Dembski – A Classless Bitter Soul Friday, June 29, 2007Posted by henry000 in anti-creationism, anti-fundamentalism, anti-ID, atheism, biology, Chu-Carroll, creationism, Dembski, Europe, evolution, faith, intelligent design, Jason Rosenhouse, Jerry Coyne, rationality, religion, science, Uncommon Descent, William Dembski.
A recent blog entry posted by William Dembski – one of the most prolific Intelligent Design proponent – has really infuriated me.
For those who do not know, Dembski posted a photo of the eminent evolutionary biologist Jerry Coyne right next to a picture of Herman Munster – a Frankenstein monster from an old television show. That is right; Dembski is making fun of how Coyne looks. This sort of personal attack is low, despicable and inexcusable, and has provoked me to attack Dembski. Fellow blogger Jason Rosenhouse called Dembski “a classless, no-talent buffoon” in which I unapologetically agree.
That post was posted a couple of weeks ago. Since then I have tracked some of Dembski’s recent posts, and there is hardly any substance in any of them. They are simply short rants filled with bitterness, anger and negativity. You’d expect someone with Dembski’s qualification to do better than that. Don’t get me wrong – it is perfectly OK to post a rant or sarcastic mockery every now and then – but not continuously, not when you make fun of your opponent based on how he/she looks! This is truly sad.
Dembski in a grandpa’s sweater
So here is the list of Dembski’s posts for June 2007 in reversing chronological order.
25th June – Teaching ID = A crime against humanity
More short and bitter post by Dembski. I think he is at war against the Council of Europe. Here is what he is up against.
25th June – Dembski Interview with Mario Lopez
This is a transcript of an interview – perhaps the most positive post for this month.
22nd June – Have I been too hard on the NCSE?
Dembski complains about the National Center for Science and Education because of an advertisement states that an understanding of the separation between state and church, as well as the evolution vs. creationism is a plus.
I am not too sure what the point is?
Why Darwin Matters – The Case Against Intelligent Design Saturday, June 16, 2007Posted by henry000 in anti-creationism, anti-evolution, anti-fundamentalism, anti-ID, biology, book review, Charles Darwin, Christianity, creationism, Darwin, Evangelical, evolution, fundamentalism, Jerry Coyne, Michael Shermer, rationality, religion, science, United States, Why Darwin Matters.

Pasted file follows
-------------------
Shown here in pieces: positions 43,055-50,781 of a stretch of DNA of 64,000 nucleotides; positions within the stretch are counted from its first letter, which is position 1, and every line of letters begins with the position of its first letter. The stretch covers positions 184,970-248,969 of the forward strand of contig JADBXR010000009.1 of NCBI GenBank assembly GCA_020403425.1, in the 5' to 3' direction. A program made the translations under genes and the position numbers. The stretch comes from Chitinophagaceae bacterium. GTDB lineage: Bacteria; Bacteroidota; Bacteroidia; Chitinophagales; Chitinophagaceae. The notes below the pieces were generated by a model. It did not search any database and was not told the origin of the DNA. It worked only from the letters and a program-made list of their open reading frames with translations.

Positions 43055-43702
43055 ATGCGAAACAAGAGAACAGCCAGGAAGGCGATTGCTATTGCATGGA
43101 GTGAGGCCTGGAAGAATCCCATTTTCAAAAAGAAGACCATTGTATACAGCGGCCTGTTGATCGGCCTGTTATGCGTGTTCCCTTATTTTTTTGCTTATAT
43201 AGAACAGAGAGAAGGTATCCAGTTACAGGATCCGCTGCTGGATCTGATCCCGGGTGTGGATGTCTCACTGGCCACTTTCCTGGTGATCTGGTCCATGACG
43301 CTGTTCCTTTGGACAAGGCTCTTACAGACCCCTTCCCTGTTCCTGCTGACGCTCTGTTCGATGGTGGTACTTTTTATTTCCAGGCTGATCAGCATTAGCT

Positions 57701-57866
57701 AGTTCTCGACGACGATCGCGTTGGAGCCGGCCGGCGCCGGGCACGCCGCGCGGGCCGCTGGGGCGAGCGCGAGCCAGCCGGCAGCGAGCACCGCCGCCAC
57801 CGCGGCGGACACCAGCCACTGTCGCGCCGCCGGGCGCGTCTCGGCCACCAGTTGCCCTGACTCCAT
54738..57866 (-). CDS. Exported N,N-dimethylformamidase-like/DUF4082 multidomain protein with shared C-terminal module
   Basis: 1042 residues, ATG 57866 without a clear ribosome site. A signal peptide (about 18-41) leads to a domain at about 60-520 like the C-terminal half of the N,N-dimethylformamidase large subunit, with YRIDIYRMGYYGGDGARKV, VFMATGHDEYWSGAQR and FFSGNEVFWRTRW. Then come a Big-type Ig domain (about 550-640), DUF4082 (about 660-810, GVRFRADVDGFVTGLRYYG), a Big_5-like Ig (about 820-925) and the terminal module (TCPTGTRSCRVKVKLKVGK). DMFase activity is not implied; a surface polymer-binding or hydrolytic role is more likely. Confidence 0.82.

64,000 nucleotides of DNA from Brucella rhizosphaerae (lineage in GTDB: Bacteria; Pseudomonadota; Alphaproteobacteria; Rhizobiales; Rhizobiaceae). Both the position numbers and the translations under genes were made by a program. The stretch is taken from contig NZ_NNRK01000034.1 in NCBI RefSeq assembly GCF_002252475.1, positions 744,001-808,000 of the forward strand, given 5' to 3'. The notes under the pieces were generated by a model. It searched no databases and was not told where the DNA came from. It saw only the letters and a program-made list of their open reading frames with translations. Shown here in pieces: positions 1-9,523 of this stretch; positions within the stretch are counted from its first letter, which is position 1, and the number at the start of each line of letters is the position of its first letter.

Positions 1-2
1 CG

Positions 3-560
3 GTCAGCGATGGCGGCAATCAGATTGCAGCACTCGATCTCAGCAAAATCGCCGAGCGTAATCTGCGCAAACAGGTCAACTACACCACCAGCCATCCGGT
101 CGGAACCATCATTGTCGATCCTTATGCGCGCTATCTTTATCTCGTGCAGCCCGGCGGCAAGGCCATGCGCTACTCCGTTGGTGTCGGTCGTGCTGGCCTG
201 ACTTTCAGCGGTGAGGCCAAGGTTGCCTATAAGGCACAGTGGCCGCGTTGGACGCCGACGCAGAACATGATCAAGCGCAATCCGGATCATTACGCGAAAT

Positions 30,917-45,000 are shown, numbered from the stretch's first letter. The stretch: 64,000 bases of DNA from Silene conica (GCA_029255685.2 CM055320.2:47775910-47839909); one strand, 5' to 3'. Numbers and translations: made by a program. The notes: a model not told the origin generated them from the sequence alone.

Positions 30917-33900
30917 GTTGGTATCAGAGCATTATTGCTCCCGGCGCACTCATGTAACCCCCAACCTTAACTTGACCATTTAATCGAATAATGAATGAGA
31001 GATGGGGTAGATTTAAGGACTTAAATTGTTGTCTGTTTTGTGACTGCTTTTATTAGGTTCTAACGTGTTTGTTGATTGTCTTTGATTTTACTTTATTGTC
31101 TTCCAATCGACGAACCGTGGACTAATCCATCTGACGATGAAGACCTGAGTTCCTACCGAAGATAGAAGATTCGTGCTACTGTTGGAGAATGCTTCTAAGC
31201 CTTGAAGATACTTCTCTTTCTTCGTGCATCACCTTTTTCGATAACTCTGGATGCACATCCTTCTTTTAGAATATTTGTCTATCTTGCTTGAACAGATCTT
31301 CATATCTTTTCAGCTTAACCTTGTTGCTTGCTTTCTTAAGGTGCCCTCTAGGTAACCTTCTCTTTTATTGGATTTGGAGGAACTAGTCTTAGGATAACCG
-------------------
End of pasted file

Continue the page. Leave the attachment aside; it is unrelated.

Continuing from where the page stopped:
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This is the title of a highly enjoyable book written by Michael Shermer, which I have just finished reading now (how can one ignore a book with such a title?). Prior to this I have never read of Shermer.
It is important that we read what Shermer has to write on this topic. A former creationist and Evangelical Christian, and even more interestingly a friend to some of the Intelligent Design proponents such as Dembski, Shermer presents a highly readable and well-researched book to the general public.
The first few chapters are on the defensive. They tell what evolution is, and why it is under attack. Then the book begins its attack on Intelligent Design – its fallacies and the real agenda behind it. Shermer then concludes the book with a couple of chapters on why evolution cannot contradict religion – and why fundamentalist Christians should accept evolution.
One thing I like about Why Darwin Matters is that the author fills the book with many real life examples, not just dry and scholarly arguments. One of my favourite example looks at dogs. Dogs evolved from wolves very recently, yet there is hardly any “transitional fossils” available – however,
the convergence of evidence from archaeological, morphological, genetic, and behavioural “fossils” reveals the ancestor of all dogs to be the East Asian wolf.
Although personally I think the attack on Intelligent Design somewhat lacks some punch – see Jerry Coyne’s brilliant paper on this attack – however, I think Shermer writes with the general laymen in mind, hence the book is not as technical nor as in-depth.
In summary, I very much enjoyed reading this well-structured and well-researched book. It is a great book for the people who are curious about the whole evolution-vs.-creationism debate, and a fantastic introductory book for anyone interested in knowing evolution better.